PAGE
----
FIFA must no longer stand idle to human rights abuses in World Football

Football at it’s root is an inclusive sport, players working together as a team to achieve a common goal. At it’s purest it can and should be a force for good – fostering unity, fair-play and positive change on a social level.

Anyone who has witnessed initiatives such as the Homeless World Cup, the One World Futbol project or football at the recent London Paralympics will have observed that the sport can have a positive impact on individuals and society as a whole.

In Europe, while many challenges remain (notably with regards to racism in the game), football has made some progress towards wider equality thanks to campaigns from national associations, the UEFA Respect campaign, the media and changing attitudes in wider society. However, in some countries there is unfortunately less societal progress, and it is here that governing bodies need to take a stronger stance to ensure that football can be a driver for positive change and stand against racial, LGBT and other discrimination.

LGBT rights in Nigerian football

Homosexuality is outlawed in many African countries. In 2008, the International Gay and Lesbian Association estimated that homosexuality was illegal in as many as 38 African countries, with penalties including fines, imprisonment and the death penalty.

In Nigeria, there is no legal protection from discrimination and LGBT people face frequent and fierce discrimination. The country as a whole is strongly conservative by nature, and the penal framework is split between a largely Christian south and the predominately Muslim northern states.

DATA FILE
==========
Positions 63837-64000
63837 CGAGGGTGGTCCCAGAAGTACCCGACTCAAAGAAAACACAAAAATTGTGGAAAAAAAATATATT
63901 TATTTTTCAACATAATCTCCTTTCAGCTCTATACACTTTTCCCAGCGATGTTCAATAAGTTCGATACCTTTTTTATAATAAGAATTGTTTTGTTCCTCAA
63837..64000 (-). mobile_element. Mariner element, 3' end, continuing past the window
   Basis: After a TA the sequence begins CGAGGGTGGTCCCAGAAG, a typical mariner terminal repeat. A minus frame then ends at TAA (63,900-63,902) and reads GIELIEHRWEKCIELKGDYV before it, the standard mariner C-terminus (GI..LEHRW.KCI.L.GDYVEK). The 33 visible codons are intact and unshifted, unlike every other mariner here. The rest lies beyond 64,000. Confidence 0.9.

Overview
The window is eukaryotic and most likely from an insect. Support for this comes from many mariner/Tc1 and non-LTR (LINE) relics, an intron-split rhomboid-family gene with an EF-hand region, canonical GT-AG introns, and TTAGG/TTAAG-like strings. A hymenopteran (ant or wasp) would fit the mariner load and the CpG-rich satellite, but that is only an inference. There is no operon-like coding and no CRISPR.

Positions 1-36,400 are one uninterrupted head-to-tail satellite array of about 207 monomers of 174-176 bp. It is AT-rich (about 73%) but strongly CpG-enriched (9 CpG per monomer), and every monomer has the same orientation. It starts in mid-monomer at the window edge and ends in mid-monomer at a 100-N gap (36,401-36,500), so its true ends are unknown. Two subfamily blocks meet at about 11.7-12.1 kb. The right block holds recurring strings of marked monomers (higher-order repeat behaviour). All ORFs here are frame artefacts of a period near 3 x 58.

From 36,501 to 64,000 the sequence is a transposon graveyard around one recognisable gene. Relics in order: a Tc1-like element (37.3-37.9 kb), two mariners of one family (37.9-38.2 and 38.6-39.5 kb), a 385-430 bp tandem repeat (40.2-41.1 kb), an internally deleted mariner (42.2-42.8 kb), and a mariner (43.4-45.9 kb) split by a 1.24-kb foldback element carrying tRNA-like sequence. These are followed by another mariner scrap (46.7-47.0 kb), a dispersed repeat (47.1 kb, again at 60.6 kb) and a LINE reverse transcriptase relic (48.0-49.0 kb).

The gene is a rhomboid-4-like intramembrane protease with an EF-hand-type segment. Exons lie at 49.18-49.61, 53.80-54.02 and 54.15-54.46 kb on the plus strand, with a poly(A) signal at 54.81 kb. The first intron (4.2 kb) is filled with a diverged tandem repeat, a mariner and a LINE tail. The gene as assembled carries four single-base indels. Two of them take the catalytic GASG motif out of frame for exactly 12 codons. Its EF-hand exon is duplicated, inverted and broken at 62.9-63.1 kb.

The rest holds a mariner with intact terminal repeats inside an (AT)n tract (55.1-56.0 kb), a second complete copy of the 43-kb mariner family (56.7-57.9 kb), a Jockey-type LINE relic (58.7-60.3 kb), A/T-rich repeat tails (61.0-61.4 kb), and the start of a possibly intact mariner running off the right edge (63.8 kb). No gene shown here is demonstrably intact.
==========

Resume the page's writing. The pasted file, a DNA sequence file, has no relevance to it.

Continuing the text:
In the south, the maximum penalty for homosexuality is 14 years imprisonment. In the 12 northern states where Shari’a law has been adopted, the maximum penalty is death, by stoning.

Before the 2011 Women’s World Cup, Eucharia Uche – the coach of the Nigerian women’s football team at the time, caused international furor when she branded homosexuality as “dirty” :

“Homosexuality is a dirty thing, spiritually and morally it is very, very wrong”

Uche went on to say that rumours of homosexuality in the Nigeria team had caused her to seek the help of pentecostal priests :

“When rumours are strong, you are bound to believe it is happening. Homosexuality is an everyday thing and I came to realise that there is not a physical cause. We need divine intervention to control it and fight.”

Speaking after Nigeria’s first game in the Women’s World Cup, Uche added to her remarks, saying :

“Yes, the lesbians in our team were really a big problem, but since I’m coach of the Super Falcons, that has been cleared up. There are no more lesbian players on my team. I can not tolerate this dirty life.”

FIFA condemned Uche’s comments at the time, with the head of women’s competitions, Tatjana Haenni saying :

“We have read the comments as well, I think FIFA has a different point of view and clearly one is against any sort of discrimination, I think that says it all. We will talk to her about exactly what she said and when. We are here at a FIFA event and will point out that it would be best to express oneself neutrally.”

FIFA also declared that it would be launching an internal investigation. But, after the public controversy died down and Uche was removed from her post following Nigeria’s loss to Cameroon which meant they did not reach the 2012 Olympics, no investigation was made.